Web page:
Further, our solutions must reckon with racism that is deeply embedded within the very system intended to protect children. Our children pay the price when we ignore this ugly reality. The structural flaws of the child protection system have a disproportionately negative impact on Black and Indigenous children compared to their white peers. Because of systemic and structural inequities, the child protection system is more likely to separate children of color from their parents and place them in foster care; place them with multiple families or in group homes; and reunite them less frequently with their birth families or establish a permanent home. All of this creates conditions under which children of color are less likely to attain equal social, behavioral, and educational outcomes.

Taken together, this paints a clear picture: We need to reimagine the child protection system. By funding programs that support housing infrastructure, child care assistance, and medical care, we can relieve significant stress for families — stress that we know has negative downstream effects on children. When we support parents and caregivers with the resources they need, everyone benefits. We all want what’s best for kids. Let’s start with their parents.

Katie Albright is an attorney and president & CEO of Safe & Sound, a San Francisco-based children’s advocacy organization dedicated to strengthening families and ending child abuse through evidenced-informed services, education, partnerships, and policy. Safe & Sound is part of a national network of family resource centers that partner with families each day to promote positive outcomes for children, caregivers, and communities.

Jody Levison-Johnson is a licensed clinical social worker with nearly 30 years of human service experience and the president and CEO of Social Current, a Washington, D.C.-based organization formed from the Alliance for Strong Families and Communities and the Council on Accreditation joining forces. Social Current creates and nurtures relationships among social sector organizations and drives the future of the sector through policy, advocacy, knowledge exchange, certification, and accreditation.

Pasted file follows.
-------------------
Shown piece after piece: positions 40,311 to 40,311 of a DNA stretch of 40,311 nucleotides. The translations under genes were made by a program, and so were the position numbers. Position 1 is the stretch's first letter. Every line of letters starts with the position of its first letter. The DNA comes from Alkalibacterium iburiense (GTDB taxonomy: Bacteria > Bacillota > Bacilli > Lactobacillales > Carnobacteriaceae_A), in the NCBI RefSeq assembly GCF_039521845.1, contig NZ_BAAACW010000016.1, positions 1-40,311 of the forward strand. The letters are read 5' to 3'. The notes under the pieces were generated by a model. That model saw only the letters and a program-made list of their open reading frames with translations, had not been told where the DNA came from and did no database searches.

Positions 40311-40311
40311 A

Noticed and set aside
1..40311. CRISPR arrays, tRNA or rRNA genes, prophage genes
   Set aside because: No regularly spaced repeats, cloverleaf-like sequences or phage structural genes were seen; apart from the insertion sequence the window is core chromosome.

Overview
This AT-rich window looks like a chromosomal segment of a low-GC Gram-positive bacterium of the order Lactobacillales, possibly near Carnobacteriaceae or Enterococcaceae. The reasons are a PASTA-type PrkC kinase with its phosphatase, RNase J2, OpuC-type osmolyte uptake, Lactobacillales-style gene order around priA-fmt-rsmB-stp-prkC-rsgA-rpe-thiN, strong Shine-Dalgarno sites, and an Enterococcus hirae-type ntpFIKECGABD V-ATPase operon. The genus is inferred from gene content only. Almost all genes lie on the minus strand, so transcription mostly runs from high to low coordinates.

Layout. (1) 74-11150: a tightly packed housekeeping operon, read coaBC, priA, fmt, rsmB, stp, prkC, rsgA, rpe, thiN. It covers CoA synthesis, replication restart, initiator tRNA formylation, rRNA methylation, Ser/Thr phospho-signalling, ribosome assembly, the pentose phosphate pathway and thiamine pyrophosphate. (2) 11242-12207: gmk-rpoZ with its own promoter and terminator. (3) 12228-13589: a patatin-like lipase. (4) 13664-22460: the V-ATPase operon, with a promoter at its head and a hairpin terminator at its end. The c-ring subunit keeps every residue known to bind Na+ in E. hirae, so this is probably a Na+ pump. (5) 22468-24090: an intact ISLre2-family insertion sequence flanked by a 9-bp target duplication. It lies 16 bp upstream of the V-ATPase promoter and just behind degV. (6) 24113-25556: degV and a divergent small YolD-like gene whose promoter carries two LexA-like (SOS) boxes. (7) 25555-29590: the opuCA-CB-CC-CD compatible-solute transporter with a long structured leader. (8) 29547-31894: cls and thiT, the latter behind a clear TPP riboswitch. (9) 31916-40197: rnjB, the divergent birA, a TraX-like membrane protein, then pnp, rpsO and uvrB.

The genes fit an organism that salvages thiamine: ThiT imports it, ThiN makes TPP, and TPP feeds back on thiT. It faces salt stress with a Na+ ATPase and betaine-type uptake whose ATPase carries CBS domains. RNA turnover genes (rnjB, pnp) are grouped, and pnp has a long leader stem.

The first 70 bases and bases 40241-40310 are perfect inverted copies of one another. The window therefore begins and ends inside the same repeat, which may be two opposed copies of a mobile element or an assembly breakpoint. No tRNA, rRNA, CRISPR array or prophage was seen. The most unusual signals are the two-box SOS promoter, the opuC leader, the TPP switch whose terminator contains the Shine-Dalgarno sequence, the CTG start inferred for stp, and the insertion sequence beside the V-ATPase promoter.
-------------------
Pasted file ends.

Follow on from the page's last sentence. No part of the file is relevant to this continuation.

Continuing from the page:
When the Indiana Department of Health (IDOH) was selected for a national demonstration initiative known as Child Safety Forward, aimed at reducing serious injuries and fatalities to children caused by abuse or neglect, they turned to the Clark County Child Fatality Review team (CFR) and the Clark County Community Action Team (CAT) to kick-start their implementation phase.

The Child Safety Forward initiative was launched in October 2019 by the Department of Justice’s Office for Victims of Crime.  IDOH was one of five sites selected the demonstration initiative and technical assistance to develop and execute implementation plans to address child maltreatment injuries and fatalities. 

With the third highest rate of child abuse and neglect in the nation, IDOH efforts began with a retrospective review of data over the past five years in four target counties: Clark, Delaware, Madison and Grant counties. These four counties all had rates of external injury deaths among children that were higher than the state average rate during that period.